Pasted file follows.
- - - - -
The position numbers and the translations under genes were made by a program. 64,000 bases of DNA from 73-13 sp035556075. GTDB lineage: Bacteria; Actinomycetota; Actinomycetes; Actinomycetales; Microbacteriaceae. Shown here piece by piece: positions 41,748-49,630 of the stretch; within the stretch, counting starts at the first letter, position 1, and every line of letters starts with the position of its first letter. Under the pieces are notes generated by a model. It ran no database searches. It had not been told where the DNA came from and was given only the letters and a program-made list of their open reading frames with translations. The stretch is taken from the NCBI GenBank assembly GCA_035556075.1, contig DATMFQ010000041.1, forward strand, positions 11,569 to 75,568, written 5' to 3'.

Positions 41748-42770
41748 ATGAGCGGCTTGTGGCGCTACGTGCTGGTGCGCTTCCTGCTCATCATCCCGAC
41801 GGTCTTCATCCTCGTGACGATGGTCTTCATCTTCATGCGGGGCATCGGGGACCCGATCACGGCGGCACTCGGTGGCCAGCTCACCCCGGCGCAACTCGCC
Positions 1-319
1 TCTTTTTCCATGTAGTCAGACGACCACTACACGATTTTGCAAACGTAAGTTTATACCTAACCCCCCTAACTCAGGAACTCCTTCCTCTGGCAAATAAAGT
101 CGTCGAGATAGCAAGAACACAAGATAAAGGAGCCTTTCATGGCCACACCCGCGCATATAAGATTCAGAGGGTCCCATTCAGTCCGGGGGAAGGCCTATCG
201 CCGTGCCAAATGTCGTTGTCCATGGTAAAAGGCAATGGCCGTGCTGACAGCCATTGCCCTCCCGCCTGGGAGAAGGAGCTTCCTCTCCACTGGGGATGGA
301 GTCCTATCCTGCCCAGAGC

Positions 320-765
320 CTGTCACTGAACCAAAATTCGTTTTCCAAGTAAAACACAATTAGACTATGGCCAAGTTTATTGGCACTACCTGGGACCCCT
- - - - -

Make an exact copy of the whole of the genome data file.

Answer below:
The position numbers and the translations under genes were made by a program. 64,000 bases of DNA from 73-13 sp035556075. GTDB lineage: Bacteria; Actinomycetota; Actinomycetes; Actinomycetales; Microbacteriaceae. Shown here piece by piece: positions 41,748-49,630 of the stretch; within the stretch, counting starts at the first letter, position 1, and every line of letters starts with the position of its first letter. Under the pieces are notes generated by a model. It ran no database searches. It had not been told where the DNA came from and was given only the letters and a program-made list of their open reading frames with translations. The stretch is taken from the NCBI GenBank assembly GCA_035556075.1, contig DATMFQ010000041.1, forward strand, positions 11,569 to 75,568, written 5' to 3'.

Positions 41748-42770
41748 ATGAGCGGCTTGTGGCGCTACGTGCTGGTGCGCTTCCTGCTCATCATCCCGAC
41801 GGTCTTCATCCTCGTGACGATGGTCTTCATCTTCATGCGGGGCATCGGGGACCCGATCACGGCGGCACTCGGTGGCCAGCTCACCCCGGCGCAACTCGCC
Positions 1-319
1 TCTTTTTCCATGTAGTCAGACGACCACTACACGATTTTGCAAACGTAAGTTTATACCTAACCCCCCTAACTCAGGAACTCCTTCCTCTGGCAAATAAAGT
101 CGTCGAGATAGCAAGAACACAAGATAAAGGAGCCTTTCATGGCCACACCCGCGCATATAAGATTCAGAGGGTCCCATTCAGTCCGGGGGAAGGCCTATCG
201 CCGTGCCAAATGTCGTTGTCCATGGTAAAAGGCAATGGCCGTGCTGACAGCCATTGCCCTCCCGCCTGGGAGAAGGAGCTTCCTCTCCACTGGGGATGGA
301 GTCCTATCCTGCCCAGAGC

Positions 320-765
320 CTGTCACTGAACCAAAATTCGTTTTCCAAGTAAAACACAATTAGACTATGGCCAAGTTTATTGGCACTACCTGGGACCCCT